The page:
In business, and in many different areas of the universe, one finds two patterns which repeat ad infinitum: Structures and Processes. There are two areas of study in business which explore these subjects in detail. Organizational Structure is a field of study which shows the academic how to create organizations for effectiveness. The other is Business Process Optimization, a field of study that focuses on how to optimize a business by understanding and analyzing the internal processes that make it operate. The subject of Structure was covered very lightly when we discussed People in the last article.
Each structure or organization is made of people. The people all have different roles and each individual and sub-organization has processes that it follows. The “People” were covered in the last article in this series. “Processes” will be covered in this article in the context of a Service-Based Modern Enterprise.
The complexity of processes that a Service Business has to undertake depends on the service it offers and the number of people it deals with.
Just as People can be categorized to define function, so can processes. In addition to being categorized by function, processes can be organized by the level upon which they take effect.
The following levels and categories are to be used as guides and are not indicative of every business.
Organization-level processes are big-picture items that the CEO or owner if the company needs to be on top of to ensure compliance with the law of the land. Business runs on top of the government as software runs on top of an operating system.
- Government – The processes that define how the organization works with the government. This includes the process of incorporation, yearly incorporation fees, paying taxes and financial reports which are due to the government.
- Financial – The processes that define how the organization deals with banks, investment funds, retirement funds and other external financial organizations.
- Society – The processes which define how the organization interacts with the society at large, whether it involves civic involvement or lobbying.
Departmental processes are what make up the organization’s internal operation. This is the “software” of the company. Just as software has different modules that have different functions, a business has different departments which run in conjunction.
As defined before in the “people” article, a service business can be split amongst the people that provide the services and those that support them. The distinction is simple. The processes that produce money can be classified as “Service” where as those that help get the work and get paid for the work or help run the company can be classified as “Support.”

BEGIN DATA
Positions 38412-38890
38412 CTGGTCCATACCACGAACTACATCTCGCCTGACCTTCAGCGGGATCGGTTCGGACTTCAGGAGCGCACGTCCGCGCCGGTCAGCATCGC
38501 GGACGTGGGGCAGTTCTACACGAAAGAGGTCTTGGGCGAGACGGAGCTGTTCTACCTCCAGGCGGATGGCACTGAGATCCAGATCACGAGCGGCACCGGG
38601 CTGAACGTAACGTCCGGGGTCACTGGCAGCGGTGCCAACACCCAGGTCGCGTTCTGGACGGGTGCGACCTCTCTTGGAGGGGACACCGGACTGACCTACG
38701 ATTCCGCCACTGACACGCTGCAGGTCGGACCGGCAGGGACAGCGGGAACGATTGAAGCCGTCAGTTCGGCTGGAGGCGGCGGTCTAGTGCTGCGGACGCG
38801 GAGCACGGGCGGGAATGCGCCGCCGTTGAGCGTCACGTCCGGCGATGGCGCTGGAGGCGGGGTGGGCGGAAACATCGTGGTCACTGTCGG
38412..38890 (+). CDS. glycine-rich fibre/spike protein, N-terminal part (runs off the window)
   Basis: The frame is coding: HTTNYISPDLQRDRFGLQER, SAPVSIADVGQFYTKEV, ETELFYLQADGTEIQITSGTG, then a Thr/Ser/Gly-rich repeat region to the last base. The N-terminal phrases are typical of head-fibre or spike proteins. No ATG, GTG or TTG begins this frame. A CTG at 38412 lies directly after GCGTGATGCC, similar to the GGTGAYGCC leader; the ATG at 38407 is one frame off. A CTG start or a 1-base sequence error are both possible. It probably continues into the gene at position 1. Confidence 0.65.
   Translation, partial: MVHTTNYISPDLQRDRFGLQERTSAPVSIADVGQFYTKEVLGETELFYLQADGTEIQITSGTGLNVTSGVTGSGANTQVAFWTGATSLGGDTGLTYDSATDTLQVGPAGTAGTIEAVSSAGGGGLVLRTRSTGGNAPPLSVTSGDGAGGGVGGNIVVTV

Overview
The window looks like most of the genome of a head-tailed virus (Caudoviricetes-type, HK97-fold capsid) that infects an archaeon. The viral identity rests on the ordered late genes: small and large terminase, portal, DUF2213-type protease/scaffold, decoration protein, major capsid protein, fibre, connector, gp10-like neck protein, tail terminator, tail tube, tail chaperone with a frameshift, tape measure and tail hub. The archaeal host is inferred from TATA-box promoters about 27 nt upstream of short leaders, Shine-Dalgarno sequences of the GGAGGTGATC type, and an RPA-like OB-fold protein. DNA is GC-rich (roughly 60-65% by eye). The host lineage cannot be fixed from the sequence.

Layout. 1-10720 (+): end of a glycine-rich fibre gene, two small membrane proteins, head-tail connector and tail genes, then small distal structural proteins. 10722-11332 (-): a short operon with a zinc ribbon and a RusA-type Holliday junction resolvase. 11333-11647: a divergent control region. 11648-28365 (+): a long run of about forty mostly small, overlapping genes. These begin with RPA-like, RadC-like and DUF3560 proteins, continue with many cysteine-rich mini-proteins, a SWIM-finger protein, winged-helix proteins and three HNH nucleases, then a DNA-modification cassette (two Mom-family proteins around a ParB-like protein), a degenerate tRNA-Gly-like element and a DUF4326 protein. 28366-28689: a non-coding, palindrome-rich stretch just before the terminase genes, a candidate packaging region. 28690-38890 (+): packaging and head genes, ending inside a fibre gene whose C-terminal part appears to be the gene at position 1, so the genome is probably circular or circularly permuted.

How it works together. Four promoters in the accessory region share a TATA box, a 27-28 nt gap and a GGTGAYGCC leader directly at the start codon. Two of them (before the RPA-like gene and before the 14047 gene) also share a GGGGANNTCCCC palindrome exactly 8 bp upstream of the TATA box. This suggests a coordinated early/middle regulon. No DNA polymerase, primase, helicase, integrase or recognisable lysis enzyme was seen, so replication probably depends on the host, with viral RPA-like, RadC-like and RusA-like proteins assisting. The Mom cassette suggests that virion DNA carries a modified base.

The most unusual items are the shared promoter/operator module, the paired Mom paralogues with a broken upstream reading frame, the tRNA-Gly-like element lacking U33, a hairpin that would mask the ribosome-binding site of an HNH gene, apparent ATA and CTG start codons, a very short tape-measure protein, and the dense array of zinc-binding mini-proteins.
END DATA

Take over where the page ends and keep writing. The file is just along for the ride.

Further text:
- Sales – Processes that help get business through the doors, or that convert prospects into accounts.
- Marketing – Processes that build awareness of the organization, through Public Relations, advertisement, email marketing, etc.
- Accounting – Processes that ensure proper bookkeeping, expense management, billing, invoicing and accounting.
- Customer Service – Processes that ensure that customers are happy and have an outlet for complaints or a way to request service.
Each type of service business can have its own process for delivering its service. The following processes are part of what a web design, development or internet strategy company – like Anant – might use.
- Planning & Discovery – The processes for understanding what the client needs.
- Design & Architecture – The process which defines what work needs to be done for a client.
- Development & Delivery – The process of creating and delivering to the client what they agreed to.
Eventually, all organizational and departmental processes need to be executed by people, namely people that have certain roles within an organization. Smaller companies have the same person wearing many of these “hats” and may even have different people sharing these “hats.” Here are some roles and the processes that they are responsible for:
Chief Executive Officer
- Execute Business Processes
- Build alliances with Partners
- Increase Profitability
- Acquire competitors for growth
- Support Sales Staff
- Lead Collection
- Prospect Qualification
- Cold Calls
- Sales Meetings
- Close Sales
- Analyze business processes
- Analyze internal and external systems
- Draft architecture diagrams and documents
- Draft functional requirements
- Draft specifications documents
Each business is different and hence each set of departmental, or role-based, procedures will be different. What is the use of creating departmental structures and processes? Having a map of an organization, its departments, the roles within and the responsibilities of each person has many benefits. Here are some:
- Business continuity – new people can be introduced into the processes easier because the work is documented.
- Ownership of responsibilities – by defining departments, roles and responsibilities, each part of the business can have business owners that can be held accountable for their work.
- Compartmentalized functionality – compartmentalizing parts of a business follows the principles of the division of labor and encourages efficiency from within. By having segmented processes, a business owner can decide to outsource part of the company or replace a vendor with an in-house group.
Business processes are defined for the same reason that constitutions are written for countries. They are written to let the organization and all of its people know what the organization does, who does it and who is held accountable. If processes are defined, the organization and its people have a baseline to perform to. Process mapping reduces the gray areas of performance measurement. Unlike a constitution, a business process document or manual won’t ensure people’s rights – but it will firmly establish how an organization operates.